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|Paynesville Press - February 11, 2004|
Die-hard angler seeks the "big one"
"It's a tropical heat wave!" shouts Paul Deadrick, mimicking a line from one of his favorite movies, "Grumpy Old Men." Outside on Lake Koronis, the temperature is 12 degrees, but inside the fish house it's a balmy 79 degrees.|
Just like his ice fishing heroes in the movie, Deadrick would rather spend his time on the lake - with a fishing line threaded through a hole in the ice - than just about anything.
Deadrick - who lives near Lake Koronis - has been ice fishing everyday except one since the season opened in December. The only day he has missed this year was in late January when it was so cold that his truck wouldn't start.
Paul Deadrick displays his catch of the day, a small perch caught during a day of fishing on Lake Koronis In January. Deadrick has gone ice fishing every day this winter except one, when his truck would not start.
Because his carpet-cleaning business is slow in the winter, Deadrick has more time to wait for the "big one" in the winter than he has in the summer, when he also likes to fish. He is an avid outdoorsman all year round, liking to hunt, too.
Deadrick is anxious to get out on the ice each year, but contrary to some reports, he has never fished with a rope tied around his waist lashing him to shore, he said. But he is always cautious, so when he ventures onto the ice for the first time each season, he usually wears a safety line when testing the ice.
He always carries safety equipment anytime there is any doubt about the ice, he said. He does this because over the years he has seen people, fish houses, trucks, and four-wheelers go through the ice. In fact, several years ago he went through the ice on a snowmobile, so he knows firsthand how dangerous the ice can be.
To Deadrick, ice fishing is about more than just catching fish. He finds the time he spends in his fish house relaxing, and he also enjoys the camaraderie shared by ice fishermen. Sometimes in the evenings, his fish house is packed with other fishermen from the cluster of houses on Lake Koronis that - just like in the movie - resembles a little shantytown.
Sometimes he's accompanied fishing by his sons, Jake and Cody, and sometimes by his long-time partner Ruthie Hopfer. "It's fun. We have fish house parties, and it's a lot of fun for the kids," said Hopfer, who sometimes prefers reading a book while Deadrick fishes.
Deadrick began ice fishing when he was still a kid. Then, he and his buddies would fish out in the open on any frozen body of water.
Now, Deadrick's surroundings have been refined. He no longer fishes out in the open when fish houses are allowed on the lake. Instead, he is surrounded by a fish house that contains many of the comforts of home.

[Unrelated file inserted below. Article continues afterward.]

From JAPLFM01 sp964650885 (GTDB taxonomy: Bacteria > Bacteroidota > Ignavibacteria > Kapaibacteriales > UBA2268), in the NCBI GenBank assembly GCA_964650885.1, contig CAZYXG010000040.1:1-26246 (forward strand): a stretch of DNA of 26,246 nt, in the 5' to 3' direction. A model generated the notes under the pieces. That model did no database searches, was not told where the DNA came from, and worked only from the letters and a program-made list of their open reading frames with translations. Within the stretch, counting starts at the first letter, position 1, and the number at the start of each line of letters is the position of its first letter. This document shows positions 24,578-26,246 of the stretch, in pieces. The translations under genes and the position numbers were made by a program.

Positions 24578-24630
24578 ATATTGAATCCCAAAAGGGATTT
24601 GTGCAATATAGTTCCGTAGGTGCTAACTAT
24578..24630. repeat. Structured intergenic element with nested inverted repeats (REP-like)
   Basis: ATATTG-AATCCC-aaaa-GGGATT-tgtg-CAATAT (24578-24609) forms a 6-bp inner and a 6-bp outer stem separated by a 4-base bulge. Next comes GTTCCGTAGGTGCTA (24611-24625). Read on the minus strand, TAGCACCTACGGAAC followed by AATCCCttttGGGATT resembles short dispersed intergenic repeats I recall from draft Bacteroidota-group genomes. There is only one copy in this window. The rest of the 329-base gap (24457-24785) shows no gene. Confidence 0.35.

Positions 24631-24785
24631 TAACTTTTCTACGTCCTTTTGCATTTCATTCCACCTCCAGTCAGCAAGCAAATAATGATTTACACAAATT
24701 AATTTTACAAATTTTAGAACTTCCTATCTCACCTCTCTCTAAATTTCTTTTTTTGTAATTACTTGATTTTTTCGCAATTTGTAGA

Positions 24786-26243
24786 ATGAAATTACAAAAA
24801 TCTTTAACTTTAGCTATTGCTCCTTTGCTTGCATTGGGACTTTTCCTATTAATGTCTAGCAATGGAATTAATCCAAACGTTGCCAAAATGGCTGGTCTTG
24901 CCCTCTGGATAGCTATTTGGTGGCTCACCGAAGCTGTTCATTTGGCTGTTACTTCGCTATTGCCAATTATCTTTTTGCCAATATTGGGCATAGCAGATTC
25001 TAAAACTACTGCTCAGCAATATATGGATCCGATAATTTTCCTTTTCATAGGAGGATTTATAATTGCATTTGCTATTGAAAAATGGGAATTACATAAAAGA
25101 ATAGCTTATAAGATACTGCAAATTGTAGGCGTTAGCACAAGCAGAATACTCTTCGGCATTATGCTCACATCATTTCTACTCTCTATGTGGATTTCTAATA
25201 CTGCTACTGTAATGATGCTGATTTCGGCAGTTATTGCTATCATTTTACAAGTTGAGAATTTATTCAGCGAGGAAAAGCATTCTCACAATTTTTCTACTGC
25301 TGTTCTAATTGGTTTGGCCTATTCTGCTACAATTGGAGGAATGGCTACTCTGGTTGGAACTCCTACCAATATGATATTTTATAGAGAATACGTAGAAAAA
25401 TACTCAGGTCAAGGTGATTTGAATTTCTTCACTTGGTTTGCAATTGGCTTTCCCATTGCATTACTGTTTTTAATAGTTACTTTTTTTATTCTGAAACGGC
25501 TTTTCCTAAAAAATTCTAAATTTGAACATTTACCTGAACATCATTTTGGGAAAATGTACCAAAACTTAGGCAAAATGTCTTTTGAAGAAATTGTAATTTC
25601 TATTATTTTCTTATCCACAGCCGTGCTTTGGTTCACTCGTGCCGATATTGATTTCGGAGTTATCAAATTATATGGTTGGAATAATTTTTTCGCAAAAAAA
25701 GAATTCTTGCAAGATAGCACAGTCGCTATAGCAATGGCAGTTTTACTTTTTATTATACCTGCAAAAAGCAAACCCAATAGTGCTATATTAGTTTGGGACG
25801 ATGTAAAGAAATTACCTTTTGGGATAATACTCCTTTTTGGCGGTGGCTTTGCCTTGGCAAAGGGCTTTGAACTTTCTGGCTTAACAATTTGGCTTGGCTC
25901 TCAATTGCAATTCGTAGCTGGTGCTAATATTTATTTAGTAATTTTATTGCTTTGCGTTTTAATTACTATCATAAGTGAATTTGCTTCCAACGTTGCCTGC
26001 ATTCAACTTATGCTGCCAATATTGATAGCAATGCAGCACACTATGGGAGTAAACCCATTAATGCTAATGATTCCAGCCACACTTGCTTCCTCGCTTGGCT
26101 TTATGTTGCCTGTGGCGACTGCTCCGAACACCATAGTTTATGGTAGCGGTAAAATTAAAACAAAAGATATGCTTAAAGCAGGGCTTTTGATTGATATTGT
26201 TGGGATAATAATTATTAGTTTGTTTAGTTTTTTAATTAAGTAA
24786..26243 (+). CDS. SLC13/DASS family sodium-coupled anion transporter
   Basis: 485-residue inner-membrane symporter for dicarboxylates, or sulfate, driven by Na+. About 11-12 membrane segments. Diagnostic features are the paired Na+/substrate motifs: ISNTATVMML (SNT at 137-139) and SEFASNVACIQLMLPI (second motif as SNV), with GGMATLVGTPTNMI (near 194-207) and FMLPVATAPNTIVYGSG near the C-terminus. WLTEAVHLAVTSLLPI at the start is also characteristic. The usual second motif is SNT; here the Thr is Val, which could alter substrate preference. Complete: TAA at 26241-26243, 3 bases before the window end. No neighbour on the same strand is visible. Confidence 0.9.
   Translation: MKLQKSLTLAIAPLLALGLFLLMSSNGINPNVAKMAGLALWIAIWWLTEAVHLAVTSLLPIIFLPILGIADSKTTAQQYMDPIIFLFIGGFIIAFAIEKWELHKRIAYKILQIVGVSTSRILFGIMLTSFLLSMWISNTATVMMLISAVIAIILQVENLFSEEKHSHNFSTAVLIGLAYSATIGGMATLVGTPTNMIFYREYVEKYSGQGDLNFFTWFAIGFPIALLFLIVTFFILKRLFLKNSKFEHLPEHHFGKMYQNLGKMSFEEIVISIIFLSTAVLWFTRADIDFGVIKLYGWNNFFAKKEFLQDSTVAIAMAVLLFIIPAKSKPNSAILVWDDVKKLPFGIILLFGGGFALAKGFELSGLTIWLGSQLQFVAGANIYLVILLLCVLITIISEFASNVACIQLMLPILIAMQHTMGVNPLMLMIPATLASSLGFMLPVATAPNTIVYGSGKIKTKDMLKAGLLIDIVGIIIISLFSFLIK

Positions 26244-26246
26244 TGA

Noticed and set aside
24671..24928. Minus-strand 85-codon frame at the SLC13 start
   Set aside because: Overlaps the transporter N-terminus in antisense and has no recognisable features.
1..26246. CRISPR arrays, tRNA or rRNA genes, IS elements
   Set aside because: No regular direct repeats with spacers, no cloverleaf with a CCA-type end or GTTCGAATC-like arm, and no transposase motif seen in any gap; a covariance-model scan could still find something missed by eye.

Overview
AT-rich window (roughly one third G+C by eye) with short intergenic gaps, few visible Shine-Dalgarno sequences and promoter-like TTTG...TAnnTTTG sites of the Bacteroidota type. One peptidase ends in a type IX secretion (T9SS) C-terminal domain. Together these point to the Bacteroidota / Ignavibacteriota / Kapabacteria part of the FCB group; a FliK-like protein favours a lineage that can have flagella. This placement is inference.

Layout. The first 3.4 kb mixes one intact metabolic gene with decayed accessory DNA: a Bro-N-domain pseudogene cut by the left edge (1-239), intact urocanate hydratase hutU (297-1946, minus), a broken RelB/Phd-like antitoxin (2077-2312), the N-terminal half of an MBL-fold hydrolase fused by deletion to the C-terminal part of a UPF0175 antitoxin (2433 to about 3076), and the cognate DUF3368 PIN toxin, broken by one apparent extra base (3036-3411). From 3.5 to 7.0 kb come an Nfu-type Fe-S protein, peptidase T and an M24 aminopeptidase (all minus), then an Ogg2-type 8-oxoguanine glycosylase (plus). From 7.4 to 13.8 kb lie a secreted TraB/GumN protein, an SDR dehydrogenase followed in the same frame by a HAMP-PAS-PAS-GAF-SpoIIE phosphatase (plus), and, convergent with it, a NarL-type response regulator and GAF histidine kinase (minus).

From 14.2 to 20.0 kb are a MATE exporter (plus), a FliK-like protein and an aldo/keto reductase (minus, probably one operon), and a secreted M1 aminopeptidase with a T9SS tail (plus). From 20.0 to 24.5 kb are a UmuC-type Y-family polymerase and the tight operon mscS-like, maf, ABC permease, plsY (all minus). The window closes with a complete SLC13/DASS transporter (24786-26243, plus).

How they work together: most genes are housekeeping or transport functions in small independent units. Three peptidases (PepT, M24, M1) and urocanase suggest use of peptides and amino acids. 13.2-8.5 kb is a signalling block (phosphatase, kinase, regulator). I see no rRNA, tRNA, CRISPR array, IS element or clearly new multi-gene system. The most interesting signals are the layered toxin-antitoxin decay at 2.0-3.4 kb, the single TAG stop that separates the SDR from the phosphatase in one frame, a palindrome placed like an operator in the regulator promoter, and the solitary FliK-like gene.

Deadrick's fish house has wood-paneled walls, a propane heater, a propane cookstove, a television and VCR, seating for all of his friends and neighbors, and a table that lowers to make a bed.
Benches that double as coolers hide wheels that are controlled by a hydraulic system. Every week or so, Deadrick engages the hydraulics to lift the house off the ice so it doesn't freeze to the ice, which would make it difficult to move off the lake in March when the season ends.
The fish house has five openings in the floor where holes have been drilled through the two-feet-thick ice - one in each corner and another one near the corner with the cookstove.
On the wall near the stove is a calendar with notations about every big fish caught in the house. So far, this year's big catch in the house was a 28-pound walleye. Deadrick estimated that he has about $6,000 invested in the house alone, and he doesn't even have a satellite dish like some of his neighbors.
One Saturday in January, Deadrick and his companions - Dave Vig from Paynesville and Mark Borman, an old friend who now lives in Alaska - fished all day for walleyes. They hoped to add a notation on the calendar, but a big fish seemed to be just beyond their reach.
Using large sucker minnows and lines attached to "rattle wheels" (spools of fish line that ring when a fish pulls on the line) mounted on the walls, the men chatted and watched golf on television while they waited for the reels to clatter when a fish took the bait.
They didn't wait long.
Something - possibly a big northern - hit first on one line then moved on to each of the others before returning to the first line. Unfortunately, each time the fish hit, it took the bait and the hook before each line broke.
"The big ones always get away," laughed Deadrick. Not discouraged, the men laughed about the fish for a while before they realized that they were nearly out of bait and hooks.
"It must be Jaws," grinned Vig.
The men all laughed that they were up against a fish that was smarter than they were.
The big fish surprised Deadrick a bit. Usually, the best time to ice fish is early in the morning and in the evening. On this day, the big fish began hitting around 1:30 p.m. One of the things that Deadrick likes about ice fishing is that it's unpredictable. He never knows when the big one might hit.
The biggest fish caught by the group during this outing was a seven-inch crappie that Borman caught early in the day. Undaunted, Deadrick smiled as he reeled in a line that was missing its bait and hook. "If they'd pay me for this, I'd be in seventh heaven," he grinned.
With "the big one" still out there, Deadrick will be back.
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